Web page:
- Blundell, Richard & Macurdy, Thomas, 1999. "Labor supply: A review of alternative approaches," Handbook of Labor Economics,in: O. Ashenfelter & D. Card (ed.), Handbook of Labor Economics, edition 1, volume 3, chapter 27, pages 1559-1695 Elsevier.
- Richard Blundell & Thomas MaCurdy, 1998. "Labour supply: a review of alternative approaches," IFS Working Papers W98/18, Institute for Fiscal Studies.
- Daniel Cohen & Marcelo Soto, 2007. "Growth and human capital: good data, good results," Journal of Economic Growth, Springer, vol. 12(1), pages 51-76, March.
- Cohen, Daniel & Soto, Marcelo, 2001. "Growth and Human Capital: Good Data, Good Results," CEPR Discussion Papers 3025, C.E.P.R. Discussion Papers.
- Daniel Cohen & Marcelo Soto, 2001. "Growth and Human Capital: Good Data, Good Results," OECD Development Centre Working Papers 179, OECD Publishing.
- Chapman, Bruce & Ryan, Chris, 2005. "The access implications of income-contingent charges for higher education: lessons from Australia," Economics of Education Review, Elsevier, vol. 24(5), pages 491-512, October.
- Bruce Chapman & Chris Ryan, 2003. "The Access Implications of Income Contingent Charges for Higher Education: Lessons from Australia," CEPR Discussion Papers 463, Centre for Economic Policy Research, Research School of Economics, Australian National University.
- Lance Lochner, 2004. "Education, Work, And Crime: A Human Capital Approach," International Economic Review, Department of Economics, University of Pennsylvania and Osaka University Institute of Social and Economic Research Association, vol. 45(3), pages 811-843, 08.
- Lance Lochner, 2004. "Education, Work, and Crime: A Human Capital Approach," NBER Working Papers 10478, National Bureau of Economic Research, Inc.
- Gary S. Becker, 1994. "Human Capital: A Theoretical and Empirical Analysis with Special Reference to Education (3rd Edition)," NBER Books, National Bureau of Economic Research, Inc, number beck94-1, Enero-Jun.
- Enrico Moretti, 2004. "Workers' Education, Spillovers, and Productivity: Evidence from Plant-Level Production Functions," American Economic Review, American Economic Association, vol. 94(3), pages 656-690, June.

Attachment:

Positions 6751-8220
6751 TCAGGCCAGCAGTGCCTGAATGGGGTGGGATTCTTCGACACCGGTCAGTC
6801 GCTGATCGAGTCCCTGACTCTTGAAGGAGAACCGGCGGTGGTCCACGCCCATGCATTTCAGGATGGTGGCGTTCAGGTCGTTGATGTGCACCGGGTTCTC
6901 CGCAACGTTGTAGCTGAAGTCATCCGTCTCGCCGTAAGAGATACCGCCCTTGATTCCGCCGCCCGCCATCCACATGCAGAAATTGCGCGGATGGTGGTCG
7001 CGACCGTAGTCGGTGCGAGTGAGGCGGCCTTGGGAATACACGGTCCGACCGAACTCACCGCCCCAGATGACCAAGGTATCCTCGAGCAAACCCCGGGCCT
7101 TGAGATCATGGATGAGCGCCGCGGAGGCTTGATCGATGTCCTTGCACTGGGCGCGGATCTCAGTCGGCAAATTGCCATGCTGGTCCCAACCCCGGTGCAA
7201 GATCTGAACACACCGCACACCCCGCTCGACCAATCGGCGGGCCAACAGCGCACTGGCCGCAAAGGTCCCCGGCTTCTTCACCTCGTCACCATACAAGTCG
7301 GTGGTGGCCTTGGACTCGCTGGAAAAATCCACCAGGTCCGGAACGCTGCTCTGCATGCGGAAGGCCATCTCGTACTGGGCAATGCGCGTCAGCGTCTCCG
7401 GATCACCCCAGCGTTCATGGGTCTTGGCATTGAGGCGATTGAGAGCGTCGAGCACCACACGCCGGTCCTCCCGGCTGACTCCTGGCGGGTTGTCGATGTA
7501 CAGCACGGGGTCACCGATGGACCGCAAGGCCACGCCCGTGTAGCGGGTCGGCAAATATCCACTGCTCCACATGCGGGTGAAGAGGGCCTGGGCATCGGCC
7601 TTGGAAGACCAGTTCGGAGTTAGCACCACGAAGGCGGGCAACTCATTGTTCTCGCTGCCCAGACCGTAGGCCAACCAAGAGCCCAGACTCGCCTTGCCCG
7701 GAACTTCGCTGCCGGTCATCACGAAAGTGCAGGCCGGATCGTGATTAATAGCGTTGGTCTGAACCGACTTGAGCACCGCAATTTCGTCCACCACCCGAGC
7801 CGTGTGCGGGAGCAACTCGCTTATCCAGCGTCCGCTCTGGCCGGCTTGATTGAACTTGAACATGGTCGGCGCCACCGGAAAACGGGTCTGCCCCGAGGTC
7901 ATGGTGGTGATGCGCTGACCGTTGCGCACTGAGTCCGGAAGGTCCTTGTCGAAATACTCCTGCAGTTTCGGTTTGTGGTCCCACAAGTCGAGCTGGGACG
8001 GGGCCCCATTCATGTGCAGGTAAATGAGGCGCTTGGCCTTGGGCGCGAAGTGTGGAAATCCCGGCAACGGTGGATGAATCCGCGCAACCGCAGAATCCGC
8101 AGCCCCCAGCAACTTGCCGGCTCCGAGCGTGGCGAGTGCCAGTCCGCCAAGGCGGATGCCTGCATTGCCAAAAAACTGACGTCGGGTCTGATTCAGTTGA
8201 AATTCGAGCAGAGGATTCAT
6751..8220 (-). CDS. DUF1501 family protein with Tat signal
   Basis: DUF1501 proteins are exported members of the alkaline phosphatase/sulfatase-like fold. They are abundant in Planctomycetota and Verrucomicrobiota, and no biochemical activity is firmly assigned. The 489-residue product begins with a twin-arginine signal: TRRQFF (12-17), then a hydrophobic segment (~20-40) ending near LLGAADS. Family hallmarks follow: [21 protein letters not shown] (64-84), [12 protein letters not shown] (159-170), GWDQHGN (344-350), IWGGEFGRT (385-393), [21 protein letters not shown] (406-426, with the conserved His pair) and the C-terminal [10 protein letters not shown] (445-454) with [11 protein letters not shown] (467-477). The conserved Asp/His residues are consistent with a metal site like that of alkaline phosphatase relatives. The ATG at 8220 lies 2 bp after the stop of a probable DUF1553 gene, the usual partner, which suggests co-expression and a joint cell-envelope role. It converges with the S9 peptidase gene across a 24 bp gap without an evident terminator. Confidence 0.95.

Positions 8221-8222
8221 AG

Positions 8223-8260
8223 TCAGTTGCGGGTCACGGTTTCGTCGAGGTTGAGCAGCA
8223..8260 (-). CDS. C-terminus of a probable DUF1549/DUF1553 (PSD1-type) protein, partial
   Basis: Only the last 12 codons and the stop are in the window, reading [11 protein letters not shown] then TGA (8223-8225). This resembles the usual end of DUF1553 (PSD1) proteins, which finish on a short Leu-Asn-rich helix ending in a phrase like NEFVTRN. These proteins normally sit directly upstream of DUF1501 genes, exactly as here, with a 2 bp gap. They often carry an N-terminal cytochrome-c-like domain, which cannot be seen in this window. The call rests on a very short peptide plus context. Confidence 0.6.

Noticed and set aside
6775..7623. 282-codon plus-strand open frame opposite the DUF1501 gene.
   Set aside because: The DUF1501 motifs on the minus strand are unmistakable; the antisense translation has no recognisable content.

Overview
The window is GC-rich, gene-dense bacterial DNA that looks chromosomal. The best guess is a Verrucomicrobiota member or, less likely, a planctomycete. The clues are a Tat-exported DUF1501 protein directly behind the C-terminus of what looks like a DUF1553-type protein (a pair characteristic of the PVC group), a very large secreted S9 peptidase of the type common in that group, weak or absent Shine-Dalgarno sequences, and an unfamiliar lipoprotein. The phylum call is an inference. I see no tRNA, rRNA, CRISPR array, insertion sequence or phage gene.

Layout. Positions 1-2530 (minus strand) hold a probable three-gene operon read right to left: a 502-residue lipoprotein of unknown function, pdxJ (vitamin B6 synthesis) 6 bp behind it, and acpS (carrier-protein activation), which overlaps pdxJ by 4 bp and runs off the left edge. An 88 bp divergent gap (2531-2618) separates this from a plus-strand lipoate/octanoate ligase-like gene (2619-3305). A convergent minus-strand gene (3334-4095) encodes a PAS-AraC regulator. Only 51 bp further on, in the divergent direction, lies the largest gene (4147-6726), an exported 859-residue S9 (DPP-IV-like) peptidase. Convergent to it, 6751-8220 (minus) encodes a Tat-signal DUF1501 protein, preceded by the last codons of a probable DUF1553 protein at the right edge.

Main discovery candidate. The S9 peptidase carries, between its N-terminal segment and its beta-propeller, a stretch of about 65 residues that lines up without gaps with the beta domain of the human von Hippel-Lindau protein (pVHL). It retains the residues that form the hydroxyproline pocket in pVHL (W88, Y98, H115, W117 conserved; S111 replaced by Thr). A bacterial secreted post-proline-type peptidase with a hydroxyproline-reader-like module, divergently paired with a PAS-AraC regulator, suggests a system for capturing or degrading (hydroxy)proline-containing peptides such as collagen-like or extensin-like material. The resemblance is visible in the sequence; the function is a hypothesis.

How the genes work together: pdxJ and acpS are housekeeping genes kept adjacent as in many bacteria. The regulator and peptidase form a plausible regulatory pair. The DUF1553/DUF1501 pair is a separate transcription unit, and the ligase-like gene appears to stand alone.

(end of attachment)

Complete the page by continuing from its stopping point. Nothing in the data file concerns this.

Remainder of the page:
- Jerik Hanushek & Dennis Kimko, 2006. "Schooling, Labor-force Quality, and the Growth of Nations," Educational Studies, Higher School of Economics, issue 1, pages 154-193.
- Dennis D. Kimko & Eric A. Hanushek, 2000. "Schooling, Labor-Force Quality, and the Growth of Nations," American Economic Review, American Economic Association, vol. 90(5), pages 1184-1208, December.
- Daron Acemoglu & Joshua Angrist, 1999. "How Large are the Social Returns to Education? Evidence from Compulsory Schooling Laws," NBER Working Papers 7444, National Bureau of Economic Research, Inc.
- Daron Acemoglu & Joshua Angrist, 1999. "How Large are the Social Returns to Education? Evidence from Compulsory Schooling Laws," Working papers 99-30, Massachusetts Institute of Technology (MIT), Department of Economics.
When requesting a correction, please mention this item's handle: RePEc:zbw:vfsc13:79993. See general information about how to correct material in RePEc.
For technical questions regarding this item, or to correct its authors, title, abstract, bibliographic or download information, contact: (ZBW - German National Library of Economics)
If references are entirely missing, you can add them using this form.